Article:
While implementing revocation key ("designated revoker") support for
GnuPG, I came across what seems to be a problem in the specificaiton
of revocation keys.
The RFC says the key designated as the revocation key can issue
several types of revocations: key revocations (0x20), subkey
revocations (0x28), and certificate revocations (0x30). The first two
are not a problem since there is no confusion as to what they revoke.
The problem with certificate revocations is that it is not possible in
some cases to know which certificate is being revoked. For example,
take Alice, Bob, and Charlie. Bob is Alice's designated revoker.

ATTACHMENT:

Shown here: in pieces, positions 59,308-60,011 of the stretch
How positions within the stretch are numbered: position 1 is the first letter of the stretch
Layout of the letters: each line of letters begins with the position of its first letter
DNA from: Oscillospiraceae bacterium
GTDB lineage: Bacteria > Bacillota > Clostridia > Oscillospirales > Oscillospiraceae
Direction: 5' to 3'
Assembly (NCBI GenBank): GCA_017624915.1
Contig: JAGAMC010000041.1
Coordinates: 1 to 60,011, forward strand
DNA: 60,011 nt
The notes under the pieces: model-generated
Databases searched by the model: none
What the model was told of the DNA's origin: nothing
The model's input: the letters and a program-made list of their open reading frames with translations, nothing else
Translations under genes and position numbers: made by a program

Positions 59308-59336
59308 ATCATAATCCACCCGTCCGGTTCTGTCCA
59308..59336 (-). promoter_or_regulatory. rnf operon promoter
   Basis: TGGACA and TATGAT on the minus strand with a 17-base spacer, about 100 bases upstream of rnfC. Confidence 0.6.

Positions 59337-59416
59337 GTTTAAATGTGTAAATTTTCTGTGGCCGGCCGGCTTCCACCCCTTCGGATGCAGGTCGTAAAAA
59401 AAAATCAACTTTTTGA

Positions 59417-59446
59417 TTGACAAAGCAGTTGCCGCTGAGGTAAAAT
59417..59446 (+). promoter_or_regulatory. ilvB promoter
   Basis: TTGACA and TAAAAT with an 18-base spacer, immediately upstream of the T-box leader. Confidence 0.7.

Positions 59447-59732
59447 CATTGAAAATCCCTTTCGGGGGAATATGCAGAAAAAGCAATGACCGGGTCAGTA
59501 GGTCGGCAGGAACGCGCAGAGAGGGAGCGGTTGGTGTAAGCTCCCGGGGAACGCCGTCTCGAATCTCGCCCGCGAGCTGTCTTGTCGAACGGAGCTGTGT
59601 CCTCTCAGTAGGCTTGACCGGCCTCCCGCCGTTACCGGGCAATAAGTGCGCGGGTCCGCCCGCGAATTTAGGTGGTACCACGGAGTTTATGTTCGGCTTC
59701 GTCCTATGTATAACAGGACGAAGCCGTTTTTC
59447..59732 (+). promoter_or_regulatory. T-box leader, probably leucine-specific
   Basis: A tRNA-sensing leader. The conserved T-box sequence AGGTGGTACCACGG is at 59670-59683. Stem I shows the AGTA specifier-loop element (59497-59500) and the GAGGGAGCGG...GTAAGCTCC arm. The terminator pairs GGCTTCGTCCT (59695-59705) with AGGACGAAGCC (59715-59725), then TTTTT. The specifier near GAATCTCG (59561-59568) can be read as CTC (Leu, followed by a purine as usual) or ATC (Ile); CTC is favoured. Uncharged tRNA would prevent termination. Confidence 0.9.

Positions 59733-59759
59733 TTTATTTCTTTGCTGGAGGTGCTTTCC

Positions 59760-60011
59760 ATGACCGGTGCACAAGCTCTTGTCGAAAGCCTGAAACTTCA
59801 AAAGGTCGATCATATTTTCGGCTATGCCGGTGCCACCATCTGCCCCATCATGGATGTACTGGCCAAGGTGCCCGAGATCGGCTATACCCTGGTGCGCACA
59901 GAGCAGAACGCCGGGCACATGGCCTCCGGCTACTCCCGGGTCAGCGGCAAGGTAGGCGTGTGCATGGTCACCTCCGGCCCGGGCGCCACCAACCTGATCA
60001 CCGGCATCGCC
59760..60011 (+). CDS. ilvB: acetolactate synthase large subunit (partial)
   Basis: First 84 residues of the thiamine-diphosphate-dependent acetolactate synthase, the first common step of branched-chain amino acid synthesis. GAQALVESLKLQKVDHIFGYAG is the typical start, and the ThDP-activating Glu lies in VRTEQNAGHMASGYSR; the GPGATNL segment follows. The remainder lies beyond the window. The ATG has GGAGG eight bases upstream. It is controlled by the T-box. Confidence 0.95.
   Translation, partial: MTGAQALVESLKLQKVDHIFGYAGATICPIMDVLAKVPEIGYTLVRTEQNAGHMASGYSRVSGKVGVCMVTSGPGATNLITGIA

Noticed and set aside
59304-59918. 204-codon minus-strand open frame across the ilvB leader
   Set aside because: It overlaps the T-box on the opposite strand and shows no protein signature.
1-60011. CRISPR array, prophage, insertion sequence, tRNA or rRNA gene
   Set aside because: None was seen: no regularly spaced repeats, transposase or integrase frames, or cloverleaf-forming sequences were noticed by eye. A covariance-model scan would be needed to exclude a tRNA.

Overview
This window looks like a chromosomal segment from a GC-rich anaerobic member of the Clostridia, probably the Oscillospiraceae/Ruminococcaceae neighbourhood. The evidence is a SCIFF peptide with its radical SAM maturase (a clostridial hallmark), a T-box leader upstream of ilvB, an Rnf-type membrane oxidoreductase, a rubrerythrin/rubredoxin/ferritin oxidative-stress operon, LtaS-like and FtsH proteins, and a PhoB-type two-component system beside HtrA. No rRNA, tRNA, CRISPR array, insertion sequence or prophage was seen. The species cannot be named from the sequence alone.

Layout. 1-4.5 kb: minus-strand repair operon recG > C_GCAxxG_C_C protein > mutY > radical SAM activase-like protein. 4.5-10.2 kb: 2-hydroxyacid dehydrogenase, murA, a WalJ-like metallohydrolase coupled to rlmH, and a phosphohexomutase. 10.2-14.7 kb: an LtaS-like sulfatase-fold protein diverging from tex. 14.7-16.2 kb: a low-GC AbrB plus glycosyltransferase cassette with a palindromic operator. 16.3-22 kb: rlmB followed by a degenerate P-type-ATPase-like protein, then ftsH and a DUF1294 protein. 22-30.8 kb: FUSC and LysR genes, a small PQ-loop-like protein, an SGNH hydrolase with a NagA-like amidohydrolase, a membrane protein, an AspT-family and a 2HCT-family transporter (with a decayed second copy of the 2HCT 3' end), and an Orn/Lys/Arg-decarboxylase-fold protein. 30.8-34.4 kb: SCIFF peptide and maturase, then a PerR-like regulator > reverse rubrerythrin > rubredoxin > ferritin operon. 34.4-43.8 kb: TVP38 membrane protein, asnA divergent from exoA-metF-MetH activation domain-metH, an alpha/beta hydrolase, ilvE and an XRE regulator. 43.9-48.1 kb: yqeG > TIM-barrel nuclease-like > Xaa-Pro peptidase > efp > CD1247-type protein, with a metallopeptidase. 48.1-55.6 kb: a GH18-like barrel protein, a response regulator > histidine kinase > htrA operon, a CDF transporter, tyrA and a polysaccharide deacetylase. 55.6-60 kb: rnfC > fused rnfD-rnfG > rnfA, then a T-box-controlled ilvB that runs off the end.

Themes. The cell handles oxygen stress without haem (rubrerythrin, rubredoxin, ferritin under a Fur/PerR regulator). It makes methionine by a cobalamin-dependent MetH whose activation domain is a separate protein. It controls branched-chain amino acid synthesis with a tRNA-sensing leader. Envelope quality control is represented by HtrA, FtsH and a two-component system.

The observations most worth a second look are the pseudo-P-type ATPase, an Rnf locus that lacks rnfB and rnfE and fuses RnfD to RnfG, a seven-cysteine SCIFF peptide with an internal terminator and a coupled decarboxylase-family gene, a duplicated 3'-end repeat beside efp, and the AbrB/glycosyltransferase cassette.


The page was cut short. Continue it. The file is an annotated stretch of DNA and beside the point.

Alice and Bob have both signed Charlie's key. Now Alice asks Bob to
revoke her signature on Charlie's key.
Since both Alice and Bob have signed Charlie's key, and the format of
a revocation that is issued by a designated revoker is the same as a
revocation issued by the key owner, the OpenPGP program has no way to
tell which certification is being revoked: is it Bob's or is it
A while back, someone suggested a "revocation target" signature
subpacket for revocation signatures that would contain the hash of the
signature that was being revoked. That would fix this problem, but
I'm open to any solution - does it even make sense to allow a
revocation key to issue certificate revocations? I always thought of
the revocation key as the "revoker of last resort" - more for
emergency key revocations in case of compromise or secret key loss
than for fine-grained control of previously issued signatures.
David Shaw | Technical Lead
<dshaw(_at_)akamai(_dot_)com> | Enterprise Content Delivery
617-250-3028 | Akamai Technologies